Manghani believes utilities aren’t doomed, but they may undergo a radical transformation, becoming something closer to service providers and minders of an increasingly distributed grid rather than the centralized power producers they are today. Such a system would require lots of batteries to help balance the load and supply extra power during peak times, which is why GTM estimates the market will grow from $48 million today to about $1 billion in 2018. [...]
Excellent, I say bring it on! And Tesla seems perfectly poised to pounce and make it happen. Read the whole thing for the details that back it up, embedded links and more.

Labels: , , , , ,

Let the government do your voting for you

Oregon: Voter Registration Made Automatic
Seventeen years after Oregon decided to become the first state to hold all elections with mail-in ballots, it took another pioneering step on Monday to broaden participation by automatically registering people to vote. Gov. Kate Brown, a Democrat, signed a bill that puts the burden of registration on the state instead of voters. Under the legislation, every adult citizen in Oregon who has had business with the Department of Motor Vehicles since 2013 but has not registered to vote will receive a ballot in the mail at least 20 days before the next statewide election. The measure is expected to add about 300,000 voters to the rolls. Some other states have considered such legislation, but none have gone as far as Oregon. Minnesota nearly instituted automatic voter registration in 2009 before it was vetoed by Gov. Tim Pawlenty, who said that “registering to vote should be a voluntary, intentional act.” Similar concerns were raised by Oregon’s minority Republicans.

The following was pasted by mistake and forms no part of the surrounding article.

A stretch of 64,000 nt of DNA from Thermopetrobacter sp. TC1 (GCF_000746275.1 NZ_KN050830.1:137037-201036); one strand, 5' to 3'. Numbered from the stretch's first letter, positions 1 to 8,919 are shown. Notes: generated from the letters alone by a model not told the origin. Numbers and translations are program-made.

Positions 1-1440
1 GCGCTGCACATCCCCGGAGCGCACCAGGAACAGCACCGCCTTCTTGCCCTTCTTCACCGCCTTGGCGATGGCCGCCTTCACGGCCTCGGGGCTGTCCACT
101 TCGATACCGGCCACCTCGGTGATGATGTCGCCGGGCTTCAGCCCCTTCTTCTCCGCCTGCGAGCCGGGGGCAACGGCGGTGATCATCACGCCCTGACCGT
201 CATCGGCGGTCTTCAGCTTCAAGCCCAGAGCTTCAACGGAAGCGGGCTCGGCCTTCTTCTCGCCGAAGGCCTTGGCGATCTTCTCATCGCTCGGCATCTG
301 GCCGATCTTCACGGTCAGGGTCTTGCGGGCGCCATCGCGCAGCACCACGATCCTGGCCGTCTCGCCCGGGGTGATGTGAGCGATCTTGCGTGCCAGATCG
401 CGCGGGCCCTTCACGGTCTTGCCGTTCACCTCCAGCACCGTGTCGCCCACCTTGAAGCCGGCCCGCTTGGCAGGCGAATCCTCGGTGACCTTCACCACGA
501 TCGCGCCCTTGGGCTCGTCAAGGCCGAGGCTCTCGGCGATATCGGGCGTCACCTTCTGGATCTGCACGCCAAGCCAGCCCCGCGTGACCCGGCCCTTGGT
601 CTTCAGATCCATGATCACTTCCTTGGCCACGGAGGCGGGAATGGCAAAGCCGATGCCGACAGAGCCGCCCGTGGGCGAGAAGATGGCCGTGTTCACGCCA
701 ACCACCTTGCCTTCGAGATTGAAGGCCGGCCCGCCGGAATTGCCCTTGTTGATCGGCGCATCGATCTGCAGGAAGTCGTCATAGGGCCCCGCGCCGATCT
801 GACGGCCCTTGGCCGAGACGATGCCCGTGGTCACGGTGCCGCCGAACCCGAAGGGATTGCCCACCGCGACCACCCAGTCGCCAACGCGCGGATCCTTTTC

How Progressive. What comes next, the government actually casts your vote for you? Oh, wait a minute, Oregon already does that.

Labels: , , , , ,

Sunday, March 15, 2015

Google's Redesign of it's Headquarters

It looks like a "Future World" theme park:

Google's future campus looks like a sci-fi utopia